90. Stringari J, Nunes AK, Franco JL, Bohrer D, Garcia SC, Dafre AL, Milatovic D, Souza DO, Rocha JB, Aschner M, Farina M. Prenatal methylmercury exposure hampers glutathione antioxidant system ontogenesis and causes long-lasting oxidative stress in the mouse brain. Toxicol Appl Pharmacol. 2008;227(1):147–54. doi: 10.1016/j.taap.2007.10.010.CrossRefPubMedGoogle Scholar
  91. Suda I, Takahashi H. Degradation of methyl and ethyl mercury into inorganic mercury by other reactive oxygen species besides hydroxyl radical. Arch Toxicol. 1992;66(1):34–9.CrossRefPubMedGoogle Scholar
  92. Theunissen PT, Pennings JL, Robinson JF, Claessen SM, Kleinjans JC, Piersma AH. Time-response evaluation by transcriptomics of methylmercury effects on neural differentiation of murine embryonic stem cells. Toxicol Sci. 2011;122(2):437–47. doi: 10.1093/toxsci/kfr134.CrossRefPubMedGoogle Scholar
  93. Usuki F, Fujimura M. Decreased plasma thiol antioxidant barrier and selenoproteins as potential biomarkers for ongoing methylmercury intoxication and an individual protective capacity. Arch Toxicol. 2016;90(4):917–26. doi: 10.1007/s00204-015-1528-3.CrossRefPubMedGoogle Scholar
  94. Usuki F, Yamashita A, Fujimura M. Post-transcriptional defects of antioxidant selenoenzymes cause oxidative stress under methylmercury exposure. J Biol Chem. 2011;286(8):6641–9. doi: 10.1074/jbc.M110.168872.CrossRefPubMedGoogle Scholar
  95. Von Burg R, Northington FK, Shamoo A. Methylmercury inhibition of rat brain muscarinic receptors. Toxicol Appl Pharmacol. 1980;53(2):285–92.CrossRefGoogle Scholar
  96. Wagner C, Sudati JH, Nogueira CW, Rocha JB. In vivo and in vitro inhibition of mice thioredoxin reductase by methylmercury. Biometals. 2010;23(6):1171–7. doi: 10.1007/s10534-010-9367-4.CrossRefPubMedGoogle Scholar
  97. Watanabe C, Yin K, Kasanuma Y, Satoh H. In utero exposure to methylmercury and se deficiency converge on the neurobehavioral outcome in mice. Neurotoxicol Teratol. 1999;21(1):83–8.CrossRefPubMedGoogle Scholar
  98. Wormser U, Brodsky B, Milatovic D, Finkelstein Y, Farina M, Rocha JB, Aschner M. Protective effect of a novel peptide against methylmercury-induced toxicity in rat primary astrocytes. Neurotoxicology. 2012;33(4):763–8. doi: 10.1016/j.neuro.2011.12.004.CrossRefPubMedGoogle Scholar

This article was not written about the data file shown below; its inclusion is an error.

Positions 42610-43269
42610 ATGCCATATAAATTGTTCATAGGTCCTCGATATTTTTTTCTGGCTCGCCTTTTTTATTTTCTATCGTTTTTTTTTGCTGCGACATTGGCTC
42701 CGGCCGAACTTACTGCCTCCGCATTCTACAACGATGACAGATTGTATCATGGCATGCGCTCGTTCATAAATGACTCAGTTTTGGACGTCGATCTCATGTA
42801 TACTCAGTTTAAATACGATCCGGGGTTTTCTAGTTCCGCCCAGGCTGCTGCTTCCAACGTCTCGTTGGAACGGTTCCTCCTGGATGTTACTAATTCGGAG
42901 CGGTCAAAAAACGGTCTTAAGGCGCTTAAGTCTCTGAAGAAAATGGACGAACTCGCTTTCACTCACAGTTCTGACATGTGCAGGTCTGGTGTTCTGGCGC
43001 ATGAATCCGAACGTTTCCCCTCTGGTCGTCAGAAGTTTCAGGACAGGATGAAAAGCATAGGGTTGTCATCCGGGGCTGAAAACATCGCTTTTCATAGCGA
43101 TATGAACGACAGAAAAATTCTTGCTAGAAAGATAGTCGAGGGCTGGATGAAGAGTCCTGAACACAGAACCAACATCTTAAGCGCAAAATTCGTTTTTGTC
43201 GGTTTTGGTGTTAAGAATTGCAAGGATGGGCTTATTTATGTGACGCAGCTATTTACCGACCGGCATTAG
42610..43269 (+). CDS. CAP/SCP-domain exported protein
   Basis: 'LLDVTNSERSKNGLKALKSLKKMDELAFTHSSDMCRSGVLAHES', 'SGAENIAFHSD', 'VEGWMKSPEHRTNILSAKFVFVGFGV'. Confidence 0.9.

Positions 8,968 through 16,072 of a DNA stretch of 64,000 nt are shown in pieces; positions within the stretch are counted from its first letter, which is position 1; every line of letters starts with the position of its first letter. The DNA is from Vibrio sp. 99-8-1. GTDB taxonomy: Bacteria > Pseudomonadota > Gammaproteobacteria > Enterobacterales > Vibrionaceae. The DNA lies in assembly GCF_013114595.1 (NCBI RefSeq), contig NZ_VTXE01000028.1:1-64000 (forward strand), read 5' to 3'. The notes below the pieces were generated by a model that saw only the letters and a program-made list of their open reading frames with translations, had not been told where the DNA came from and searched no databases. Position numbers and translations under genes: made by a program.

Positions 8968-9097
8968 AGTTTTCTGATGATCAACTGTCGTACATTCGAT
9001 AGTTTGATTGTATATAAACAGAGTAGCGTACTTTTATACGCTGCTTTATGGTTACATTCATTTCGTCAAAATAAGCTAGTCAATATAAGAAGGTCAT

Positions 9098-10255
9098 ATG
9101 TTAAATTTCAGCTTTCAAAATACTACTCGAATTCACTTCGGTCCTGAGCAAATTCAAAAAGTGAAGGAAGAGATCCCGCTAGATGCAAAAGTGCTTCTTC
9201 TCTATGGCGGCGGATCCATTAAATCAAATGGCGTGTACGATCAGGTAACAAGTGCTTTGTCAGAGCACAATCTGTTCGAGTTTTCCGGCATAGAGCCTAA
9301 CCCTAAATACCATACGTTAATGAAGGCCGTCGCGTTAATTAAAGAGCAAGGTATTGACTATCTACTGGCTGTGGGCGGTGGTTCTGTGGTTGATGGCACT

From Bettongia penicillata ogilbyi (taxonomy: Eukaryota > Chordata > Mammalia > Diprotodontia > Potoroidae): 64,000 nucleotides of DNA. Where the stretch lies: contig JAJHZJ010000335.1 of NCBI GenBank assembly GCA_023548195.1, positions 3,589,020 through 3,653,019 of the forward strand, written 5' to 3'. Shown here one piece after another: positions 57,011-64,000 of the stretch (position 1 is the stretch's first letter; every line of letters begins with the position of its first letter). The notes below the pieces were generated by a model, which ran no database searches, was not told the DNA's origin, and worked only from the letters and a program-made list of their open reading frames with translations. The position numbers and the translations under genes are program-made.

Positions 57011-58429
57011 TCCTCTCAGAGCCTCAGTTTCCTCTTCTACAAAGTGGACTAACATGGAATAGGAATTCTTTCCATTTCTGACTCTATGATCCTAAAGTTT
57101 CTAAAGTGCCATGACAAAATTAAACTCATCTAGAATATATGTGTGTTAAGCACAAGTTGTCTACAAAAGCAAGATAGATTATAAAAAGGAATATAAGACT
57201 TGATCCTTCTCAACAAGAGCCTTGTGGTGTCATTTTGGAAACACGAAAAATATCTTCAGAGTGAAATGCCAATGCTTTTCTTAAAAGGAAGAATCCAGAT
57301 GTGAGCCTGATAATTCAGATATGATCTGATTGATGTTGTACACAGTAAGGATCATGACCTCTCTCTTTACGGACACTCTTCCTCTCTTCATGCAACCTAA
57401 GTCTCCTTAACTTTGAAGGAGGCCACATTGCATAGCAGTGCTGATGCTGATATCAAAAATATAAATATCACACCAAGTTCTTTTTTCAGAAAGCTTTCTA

99. Yin Z, Milatovic D, Aschner JL, Syversen T, Rocha JB, Souza DO, Sidoryk M, Albrecht J, Aschner M. Methylmercury induces oxidative injury, alterations in permeability and glutamine transport in cultured astrocytes. Brain Res. 2007;1131(1):1–10. doi: 10.1016/j.brainres.2006.10.070.CrossRefPubMedGoogle Scholar
  100. Yin Z, Jiang H, Syversen T, Rocha JB, Farina M, Aschner M. The methylmercury-L-cysteine conjugate is a substrate for the L-type large neutral amino acid transporter. J Neurochem. 2008;107(4):1083–90. doi: 10.1111/j.1471-4159.2008.05683.x.PubMedPubMedCentralGoogle Scholar
  101. Zemolin AP, Meinerz DF, de Paula MT, Mariano DO, Rocha JB, Pereira AB, Posser T, Franco JL. Evidences for a role of glutathione peroxidase 4 (GPx4) in methylmercury induced neurotoxicity in vivo. Toxicology. 2012;302(1):60–7. doi: 10.1016/j.tox.2012.07.013.CrossRefPubMedGoogle Scholar
  102. Zimmer B, Schildknecht S, Kuegler PB, Tanavde V, Kadereit S, Leist M. Sensitivity of dopaminergic neuron differentiation from stem cells to chronic low-dose methylmercury exposure. Toxicol Sci. 2011;121(2):357–67. doi: 10.1093/toxsci/kfr054.CrossRefPubMedGoogle Scholar

Copyright information

© Springer International Publishing AG 2017

Authors and Affiliations

  1. 1.Departamento de Bioquímica, Centro de Ciências BiológicasUniversidade Federal de Santa CatarinaFlorianópolisBrazil
  2. 2.Department of Molecular PharmacologyAlbert Einstein College of MedicineBronxUSA

Personalised recommendations